By Emily Rapley
When someone you love is diagnosed with MS it feels like life will never be the same again. Yet for many people with MS and their care-partners, everyday life may not really change much especially when your partner experiences the less visible symptoms of MS like spasticity, pain and fatigue. As a care-partner, it can be difficult to acknowledge the debilitating effect of these invisible symptoms – especially at the end of a long day when everyone is tired and hungry, the house is a mess, and the kids need attention.
It is important to keep working as a team, to communicate and work with your partner to encourage them to find a balance between focusing on their health and the needs of the family. Sometimes my husband is so keen to prove that he is still “the man that he used to be” playing sports or at the gym that he preserves no energy for participating in family and everyday household activities. It took me a long time to find a way to strike this balance, but in the end, I simply asked my husband to ration his energy. “It is great that you can still play basketball but I really need you to help with dishes.” “Please save some of your energy to help me with housework, I am really tired too.” or “It is amazing that you can still jog but this week could you jog behind the lawn mower?” Care-partnering is reciprocal; your spouse may have MS but you have to care for one another.
Emily’s husband, Tim, was diagnosed with MS in 2000.
- A Guide for Caregivers
- Care for the Care Partner – Momentum article
George H. Kraft, M.D., M.S., Director, Western MS Clinical Center; Alvord Professor, University of Washington in Seattle, presents a brief overview of advanced MS, current status of research and practical application of symptom management.
Wednesday, July 18, 2012, 6:30 – 7:30 p.m.
REGISTRATION DEADLINE: July 11
Patricia Melville, NP-C teaches the benefits of oral supplements and discuss some of the most commonly used vitamins, minerals and herbs.
Thursday, September 13, 2012, 6:30 – 7:30 p.m.
REGISTRATION DEADLINE: September 6
By Julie Stachowiak, PHd
I have twin girls who are now six years old. I was diagnosed with multiple sclerosis a couple of years before they were born, so it has always been present in our little family. I guess there was never a question about whether or not to share my MS status with them — it was too big to hide.
One of my first memories of the girls really understanding that I wasn’t entirely well was when I had been reduced to tears by some incident.
One of my small daughters came to where I was sitting on the ground with my head in my hands and adjusted my collar, saying, “Here you go, Mommy. I’ll take care of you.”
The experts will tell you (and I can confirm) that young children pick up when a parent is not feeling well. Child psychologists will tell you that this can manifest as increased clinginess, regression in terms of speech or potty-training progress, or reversion to younger behavior (such as needing a pacifier). Older children may get worried that something terrible is happening — that their parent will die, that they will die, that they did something bad and whatever is going on is all their fault. This may turn into sleeping issues or nightmares, withdrawing emotionally, or acting out at school.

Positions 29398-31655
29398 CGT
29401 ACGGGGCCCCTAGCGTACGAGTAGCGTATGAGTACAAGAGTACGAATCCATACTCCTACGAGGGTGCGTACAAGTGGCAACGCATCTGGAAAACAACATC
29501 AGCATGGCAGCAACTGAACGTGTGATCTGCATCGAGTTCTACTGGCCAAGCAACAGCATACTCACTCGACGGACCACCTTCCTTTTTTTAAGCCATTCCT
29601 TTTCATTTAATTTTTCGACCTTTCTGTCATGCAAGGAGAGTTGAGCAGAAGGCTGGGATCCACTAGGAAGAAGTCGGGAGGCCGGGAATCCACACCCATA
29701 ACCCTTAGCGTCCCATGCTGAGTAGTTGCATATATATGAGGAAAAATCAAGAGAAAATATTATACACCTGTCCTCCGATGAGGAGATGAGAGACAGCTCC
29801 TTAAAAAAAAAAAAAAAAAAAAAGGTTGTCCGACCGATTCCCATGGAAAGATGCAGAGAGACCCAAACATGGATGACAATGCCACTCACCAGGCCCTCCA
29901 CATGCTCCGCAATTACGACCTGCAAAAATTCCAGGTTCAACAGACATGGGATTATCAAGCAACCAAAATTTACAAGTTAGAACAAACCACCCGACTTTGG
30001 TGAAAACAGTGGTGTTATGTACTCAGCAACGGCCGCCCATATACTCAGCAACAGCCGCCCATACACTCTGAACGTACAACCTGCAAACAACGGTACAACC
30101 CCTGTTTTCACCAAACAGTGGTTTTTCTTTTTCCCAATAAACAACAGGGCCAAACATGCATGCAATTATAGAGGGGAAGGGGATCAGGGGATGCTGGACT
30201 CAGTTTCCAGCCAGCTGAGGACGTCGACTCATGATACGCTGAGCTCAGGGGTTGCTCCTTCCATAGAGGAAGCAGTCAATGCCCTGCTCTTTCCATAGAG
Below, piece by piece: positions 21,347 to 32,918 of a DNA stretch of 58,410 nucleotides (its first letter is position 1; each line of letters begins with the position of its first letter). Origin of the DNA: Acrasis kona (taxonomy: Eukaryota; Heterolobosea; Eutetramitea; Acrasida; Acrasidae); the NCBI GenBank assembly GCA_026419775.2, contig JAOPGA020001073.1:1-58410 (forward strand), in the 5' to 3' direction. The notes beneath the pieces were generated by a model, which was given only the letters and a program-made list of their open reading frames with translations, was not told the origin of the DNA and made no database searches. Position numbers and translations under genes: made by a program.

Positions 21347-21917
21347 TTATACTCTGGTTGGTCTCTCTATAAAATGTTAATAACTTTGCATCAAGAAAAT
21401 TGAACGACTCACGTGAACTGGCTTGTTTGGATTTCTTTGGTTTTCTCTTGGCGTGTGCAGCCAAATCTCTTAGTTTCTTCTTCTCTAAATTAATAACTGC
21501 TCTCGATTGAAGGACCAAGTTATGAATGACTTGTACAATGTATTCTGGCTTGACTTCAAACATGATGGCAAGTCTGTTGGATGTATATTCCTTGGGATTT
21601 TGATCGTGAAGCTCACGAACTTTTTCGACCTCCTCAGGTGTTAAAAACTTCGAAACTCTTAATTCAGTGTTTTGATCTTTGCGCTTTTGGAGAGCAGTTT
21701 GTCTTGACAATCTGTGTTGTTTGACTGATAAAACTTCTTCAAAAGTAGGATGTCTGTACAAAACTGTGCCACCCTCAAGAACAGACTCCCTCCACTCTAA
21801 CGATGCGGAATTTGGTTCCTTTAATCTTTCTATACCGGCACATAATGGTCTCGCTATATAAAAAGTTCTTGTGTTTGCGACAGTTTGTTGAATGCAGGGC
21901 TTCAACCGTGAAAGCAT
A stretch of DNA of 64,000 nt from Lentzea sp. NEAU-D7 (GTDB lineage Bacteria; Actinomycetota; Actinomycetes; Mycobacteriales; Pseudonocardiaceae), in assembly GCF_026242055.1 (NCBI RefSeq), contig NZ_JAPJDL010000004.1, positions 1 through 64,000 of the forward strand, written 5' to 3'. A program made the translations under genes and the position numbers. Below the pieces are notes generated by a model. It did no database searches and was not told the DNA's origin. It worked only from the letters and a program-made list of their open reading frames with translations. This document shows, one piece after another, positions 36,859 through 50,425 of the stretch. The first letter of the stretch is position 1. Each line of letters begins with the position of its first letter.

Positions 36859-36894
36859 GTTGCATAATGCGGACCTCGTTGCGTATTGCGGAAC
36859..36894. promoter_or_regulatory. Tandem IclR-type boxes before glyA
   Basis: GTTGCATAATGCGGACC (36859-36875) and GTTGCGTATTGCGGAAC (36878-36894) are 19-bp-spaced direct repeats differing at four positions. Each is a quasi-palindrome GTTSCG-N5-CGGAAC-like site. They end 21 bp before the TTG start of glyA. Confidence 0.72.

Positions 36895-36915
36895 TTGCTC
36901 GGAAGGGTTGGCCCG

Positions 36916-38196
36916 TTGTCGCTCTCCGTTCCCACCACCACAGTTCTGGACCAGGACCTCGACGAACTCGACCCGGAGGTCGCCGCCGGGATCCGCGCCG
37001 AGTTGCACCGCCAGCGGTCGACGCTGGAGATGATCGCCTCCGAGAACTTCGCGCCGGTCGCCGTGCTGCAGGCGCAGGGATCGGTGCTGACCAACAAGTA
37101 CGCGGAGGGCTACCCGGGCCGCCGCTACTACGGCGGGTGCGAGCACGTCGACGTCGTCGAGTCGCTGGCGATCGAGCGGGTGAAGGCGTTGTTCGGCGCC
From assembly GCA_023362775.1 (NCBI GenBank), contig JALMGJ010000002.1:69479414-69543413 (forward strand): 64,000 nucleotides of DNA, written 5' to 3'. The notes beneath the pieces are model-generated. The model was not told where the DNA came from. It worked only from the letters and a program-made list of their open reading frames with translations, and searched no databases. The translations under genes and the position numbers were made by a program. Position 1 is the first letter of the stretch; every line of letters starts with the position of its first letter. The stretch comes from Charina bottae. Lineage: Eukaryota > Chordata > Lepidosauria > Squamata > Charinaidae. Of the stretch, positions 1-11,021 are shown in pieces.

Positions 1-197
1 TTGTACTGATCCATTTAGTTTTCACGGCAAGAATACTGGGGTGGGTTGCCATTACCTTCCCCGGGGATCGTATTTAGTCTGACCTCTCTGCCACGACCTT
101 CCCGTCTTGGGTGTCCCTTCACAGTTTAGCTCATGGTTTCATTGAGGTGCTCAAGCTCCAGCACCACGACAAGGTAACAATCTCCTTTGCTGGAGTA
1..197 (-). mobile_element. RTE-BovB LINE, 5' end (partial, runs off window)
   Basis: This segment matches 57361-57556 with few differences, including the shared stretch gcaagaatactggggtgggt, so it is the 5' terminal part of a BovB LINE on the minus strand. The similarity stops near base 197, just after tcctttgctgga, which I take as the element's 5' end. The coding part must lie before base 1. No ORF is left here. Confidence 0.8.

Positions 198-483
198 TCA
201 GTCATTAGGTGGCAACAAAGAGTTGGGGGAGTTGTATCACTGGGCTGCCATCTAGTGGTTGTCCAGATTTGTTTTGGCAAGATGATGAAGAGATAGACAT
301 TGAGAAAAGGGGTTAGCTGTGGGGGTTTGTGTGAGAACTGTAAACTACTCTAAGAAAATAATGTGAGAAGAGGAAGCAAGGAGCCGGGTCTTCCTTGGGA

Those same experts say that we should answer all questions about our MS honestly and directly, adjusting information as they get older. That might, or might not, work for you. I know that some people choose to keep their MS from their children until they reach a certain age or something happens where it must be revealed. These parents may feel they are protecting their children from the pervasive worry of having a sick parent.
I think that it is an individual choice. We all have to make our own way as parents. I can’t tell you what to do — I cannot tell you that you must be open about your MS with your children.
The only thing I can tell you with 100 percent clarity is that it is impossible to show your children too much love.
As far as my situation goes, I have chosen to be very open with my daughters (in an age-appropriate way). I tell them when I am tired and I tell them when I feel better and I make sure that we do something fun and active during those times. We discuss MS and I have tried to explain to them what is happening in my brain. They know that I don’t like it when music is too loud or when we’ve been outside in the sun for too long.
I won’t say that I have handled it perfectly. I have seen one of my daughters looking at me with a furrowed brow too many times, while the other one may come into my bedroom with “nightmares,” when I suspect she really just wants to check on me. However, I do think that they are considerate, gentle and compassionate. They seem slightly less self-centered than some of their classmates. They are not afraid of people who are different — we have friends with Down syndrome, who use wheelchairs and who are hooked up to oxygen. My girls don’t seem to see any of it, just the person whom they want to tell about their Halloween costume or their newest toy. I’m proud of that.
Diagnosed with MS in 2003, Julie Stachowiak, PhD, is the author of The Multiple Sclerosis Manifesto and www.ms.about.com.
Society Resources for Families
- nationalMSsociety.org/Family Matters contains links to helpful brochures, programs and resources.
- Keep S’myelin for back issues and subscription information. Each issue has fun, engaging activities to help parents and children learn about and discuss MS together.
- Plaintalk — A Booklet about MS for Families for information on talking about MS with family members and Someone You Know Has MS for children at nationalMSsociety.org.
- Join the online “Family Matters” community at MSconnection.org.
- Watch the Society video “Parenting with MS” at youtube.com/watch?v=V93TG_0LJiA.